By Jessica Sullivan, POLIS
The day after Canada’s October 21 federal election, Canadian Duke students discussed why the country returned Prime Minister Justin Trudeau to office and why the results were unsurprising but still leaves political divisions within the country.
Three Canadian panelists — third-year law student Melinda Melvin, PhD student Evan Pebesma, and first-year undergrad Eli Levine – said the results were predictable. Pebesma put the party positions of this election in context with previous elections. Levine said that he was not shocked by the election results, but was surprised by the regional divide.
“If you look at a map of the results,” Levine said, “you can kind of see where how the issues people campaign on affect the way parties won.” He added that this regional divide was reflective of regional echo chambers.[embedyt] https://www.youtube.com/watch?v=60XwzCYoJf8[/embedyt]
The event began with a clip from re-elected Prime Minister Justin Trudeau’s victory speech, in which he claimed Canadians “rejected division and negativity” and highlighted economic issues, gun control, and action on climate change as priorities of his second term.
But Melvin said there wasn’t one issue that drove the election, and other panelists found it difficult to describe the central issues. Pebesma mentioned how climate change tied together several issues and contributed to some of the regional divides. Levine added that each party tried to create a central issue based on their priorities.
While panelists agreed that domestic policy was more important than foreign policy, there were points of contention during the election, including the now-defunct Trans-Pacific Partnership Agreement with the US, but was not as important in this election. Immigration was also a political factor, Melvin said.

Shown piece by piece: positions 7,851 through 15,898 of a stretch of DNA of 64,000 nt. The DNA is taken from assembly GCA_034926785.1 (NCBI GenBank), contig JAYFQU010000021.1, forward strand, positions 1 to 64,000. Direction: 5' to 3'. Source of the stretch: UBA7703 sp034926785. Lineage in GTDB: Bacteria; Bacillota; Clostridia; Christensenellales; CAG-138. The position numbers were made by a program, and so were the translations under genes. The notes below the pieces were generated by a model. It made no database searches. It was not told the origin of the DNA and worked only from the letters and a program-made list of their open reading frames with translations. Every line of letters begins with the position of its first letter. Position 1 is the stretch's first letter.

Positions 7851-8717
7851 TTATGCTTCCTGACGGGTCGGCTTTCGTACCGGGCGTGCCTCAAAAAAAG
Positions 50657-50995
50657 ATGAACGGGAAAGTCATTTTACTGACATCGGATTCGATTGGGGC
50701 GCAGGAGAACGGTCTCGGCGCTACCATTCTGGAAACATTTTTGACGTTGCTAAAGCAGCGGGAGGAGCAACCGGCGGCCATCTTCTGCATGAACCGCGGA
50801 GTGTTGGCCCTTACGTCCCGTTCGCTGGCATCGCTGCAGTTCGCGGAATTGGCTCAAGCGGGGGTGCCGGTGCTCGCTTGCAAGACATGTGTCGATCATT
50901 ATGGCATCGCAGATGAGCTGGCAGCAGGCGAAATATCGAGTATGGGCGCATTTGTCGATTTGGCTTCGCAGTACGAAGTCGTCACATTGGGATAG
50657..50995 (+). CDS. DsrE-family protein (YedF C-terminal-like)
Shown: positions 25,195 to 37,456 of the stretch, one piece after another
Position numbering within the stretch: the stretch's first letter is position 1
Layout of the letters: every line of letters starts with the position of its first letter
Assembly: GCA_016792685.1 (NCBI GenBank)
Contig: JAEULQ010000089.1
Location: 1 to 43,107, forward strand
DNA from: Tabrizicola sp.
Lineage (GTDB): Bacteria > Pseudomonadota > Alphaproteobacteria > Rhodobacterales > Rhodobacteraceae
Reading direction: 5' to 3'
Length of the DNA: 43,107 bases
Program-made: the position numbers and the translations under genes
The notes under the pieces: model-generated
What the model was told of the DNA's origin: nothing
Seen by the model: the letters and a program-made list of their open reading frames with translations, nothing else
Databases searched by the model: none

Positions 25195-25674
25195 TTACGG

“Canadians tend to think of immigration as a very positive thing, as central to the identity of the country,” she said.
Even with the recent release of photographs of Trudeau dressed in brownface, the panelists agreed that scandals did not affect the election too much. They mentioned a handful of scandals for candidates from various parties, but as Levine pointed out, “Canadian scandals are typically more like minor gaffes.” Pebesma explained the lack of effect, offering, “Maybe it’s a choice of personal failings versus policy failings.”
The panelists answered audience questions on indigenous issues, Canada’s relations with China, the role of partisan media in Canada, the campaign tactics used, Quebec sovereignty, and whether they preferred the Canadian parliamentary system or the American two-party system.
The talk was part of as part the “Global Political Perspectives” series, created in 2017 by POLIS (Duke’s Center for Political Leadership, Innovation, and Service), International House, and the Duke Center for International & Global Studies (DUCIGS). DUCIGS Director Giovanni Zanalda moderated the discussion.
The program highlights and celebrates the wisdom of students with international political perspectives, previous featuring first-hand accounts of campaigns and elections in Argentina, Egypt, Brazil,and India. The Sanford School of Public Policy cosponsors each talk.
The next Global Political Perspectives panel will take place in March 2020.